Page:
See generally Forsham v. Harris, 445 U.S 169 (1980).

The impetus for the Shelby Amendment was a concern raised by opponents of a clean air standard introduced in the 1990’s by the U.S. Environmental Protection Agency (EPA) based in part on a health and mortality study conducted by Harvard researchers under a federal Health and Human Services (HHS) grant. Opponents of the standard unsuccessfully sought access to the raw data generated by the study; neither EPA nor HHS had possession of the raw data, and Harvard had declined to release it, citing confidentiality concerns.

See, e.g., Deitchman v. ER Squibb & Sons, Inc., 740 F.2d 556 (7th Cir. 1984); Dow Chemical Co. v. Allen, 672 F.2d 1262 (7th Cir. 1982).

See, e.g., Branzburg v. Hayes, 408 U.S. 665 (1972) (finding that compelling public interest in law enforcement outweighed the impact on reporter’s need to protect confidential informants).

For a checklist of other practical points to consider when faced with an unplanned visit from the FBI, see Amy Richardson, Checklist for Unplanned Law Enforcement Criminal Investigation, outline from the June 27-30, 2012 NACUA Annual Conference. Also helpful is Jamie S. Gorelick et al, When the University Becomes Embroiled with the Criminal Justice System, outline from the June 22-25, 2008 NACUA Annual Conference.

See, e.g., 48 C.F.R. § 52.227-14, Rights in Data – General, Alt. V. (contracting officer or agency has right to inspect certain data); and 48 C.F.R. § 52.215-2, Audit and Records – Negotiations (contracting officer has right to examine supporting records and materials, including
research data).

NIH proposals seeking $500,000 or more in funding must include a data sharing plan describing how “final research data” from NIH supported studies will be made available for use by other researchers no later than the acceptance for publication of the main findings from the final dataset (or to explain why data sharing is not possible). See NIH Data Sharing Policy and Implementation Guidance (last updated Mar. 5, 2003).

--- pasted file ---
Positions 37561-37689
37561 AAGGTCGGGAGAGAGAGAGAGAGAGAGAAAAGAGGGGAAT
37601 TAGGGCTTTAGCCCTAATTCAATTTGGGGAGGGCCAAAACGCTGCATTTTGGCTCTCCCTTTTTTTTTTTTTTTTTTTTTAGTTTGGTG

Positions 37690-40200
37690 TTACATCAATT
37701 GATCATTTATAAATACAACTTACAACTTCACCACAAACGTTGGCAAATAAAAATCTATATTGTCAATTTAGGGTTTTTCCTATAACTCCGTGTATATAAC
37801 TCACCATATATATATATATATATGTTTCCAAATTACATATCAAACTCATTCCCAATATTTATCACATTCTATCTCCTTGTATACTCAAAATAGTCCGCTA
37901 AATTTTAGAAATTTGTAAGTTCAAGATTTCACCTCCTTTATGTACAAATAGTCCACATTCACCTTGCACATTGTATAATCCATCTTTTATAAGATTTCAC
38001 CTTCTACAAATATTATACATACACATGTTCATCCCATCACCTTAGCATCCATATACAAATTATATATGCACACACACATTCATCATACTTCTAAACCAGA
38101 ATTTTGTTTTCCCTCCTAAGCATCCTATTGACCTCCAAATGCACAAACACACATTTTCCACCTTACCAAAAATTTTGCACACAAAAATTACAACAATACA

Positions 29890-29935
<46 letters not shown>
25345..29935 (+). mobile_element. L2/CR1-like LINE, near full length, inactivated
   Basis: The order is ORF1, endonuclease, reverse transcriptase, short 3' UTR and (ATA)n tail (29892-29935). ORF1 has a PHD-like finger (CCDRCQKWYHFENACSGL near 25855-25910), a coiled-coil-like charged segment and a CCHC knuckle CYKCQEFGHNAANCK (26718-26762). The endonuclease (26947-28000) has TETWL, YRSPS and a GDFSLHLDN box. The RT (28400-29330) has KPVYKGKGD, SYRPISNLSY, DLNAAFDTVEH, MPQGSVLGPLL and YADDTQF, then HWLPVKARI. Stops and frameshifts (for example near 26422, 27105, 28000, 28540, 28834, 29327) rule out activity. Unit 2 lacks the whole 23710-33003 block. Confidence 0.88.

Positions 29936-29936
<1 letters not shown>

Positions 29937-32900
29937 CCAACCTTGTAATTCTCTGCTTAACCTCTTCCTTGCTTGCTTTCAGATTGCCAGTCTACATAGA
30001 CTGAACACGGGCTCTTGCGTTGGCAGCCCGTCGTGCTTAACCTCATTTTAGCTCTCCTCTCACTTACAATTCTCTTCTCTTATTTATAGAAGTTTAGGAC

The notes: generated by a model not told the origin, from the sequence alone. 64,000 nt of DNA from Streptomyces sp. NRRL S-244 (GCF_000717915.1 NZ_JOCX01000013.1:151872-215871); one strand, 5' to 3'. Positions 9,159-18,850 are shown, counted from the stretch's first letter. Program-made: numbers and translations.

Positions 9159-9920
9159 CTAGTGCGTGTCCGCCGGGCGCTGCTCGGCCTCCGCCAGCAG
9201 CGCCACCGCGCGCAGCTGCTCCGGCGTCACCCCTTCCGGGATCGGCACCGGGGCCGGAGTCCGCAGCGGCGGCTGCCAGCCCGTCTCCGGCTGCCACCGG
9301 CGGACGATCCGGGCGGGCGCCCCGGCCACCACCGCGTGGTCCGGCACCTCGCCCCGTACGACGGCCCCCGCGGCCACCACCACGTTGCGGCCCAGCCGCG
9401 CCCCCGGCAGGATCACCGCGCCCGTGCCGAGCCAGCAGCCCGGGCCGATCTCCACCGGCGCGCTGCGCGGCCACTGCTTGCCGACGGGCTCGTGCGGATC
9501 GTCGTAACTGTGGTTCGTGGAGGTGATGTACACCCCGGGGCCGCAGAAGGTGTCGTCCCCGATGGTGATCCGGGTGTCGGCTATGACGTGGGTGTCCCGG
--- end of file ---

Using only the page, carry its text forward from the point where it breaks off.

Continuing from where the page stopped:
NSF requires that all proposals include a “Data Management Plan” describing how the project will conform to NSF policy on the dissemination and sharing of research results, which notes that “grantees are expected to share with other researchers…the primary data, samples, physical collections, and other supporting materials created or gathered in the course of work under NSF grants.” See National Science Foundation Data Sharing Policy.

E.g., the Gates Foundation requires a data access plan for all Global Health grants over $500,000. See Bill and Melinda Gates Foundation’s Data Access Principles, Frequently Asked Questions (last edited Apr. 2011).

See Nature.com – Availability of Data and Materials.

Council on Government Relations, Access To, Sharing and Retention of Research Data: Rights and Responsibilities.

NIH Grants Policy Statement

See NSF Proposal and Awards Policy and Procedures Guide (2012), Section VI.D. Intellectual Property.

See, e.g., Public Health Service Policies on Research Misconduct, 42 C.F.R. § 93.305, Responsibility for maintenance and custody of research records and evidence; NSF Research Misconduct regulations, 45 C.F.R. § 689.4(a)(3).

The University of Wisconsin-Madison made this argument in the matter described in fn 2; the party requesting the records decided not to challenge the University’s determination, so the matter was not reviewed by a court.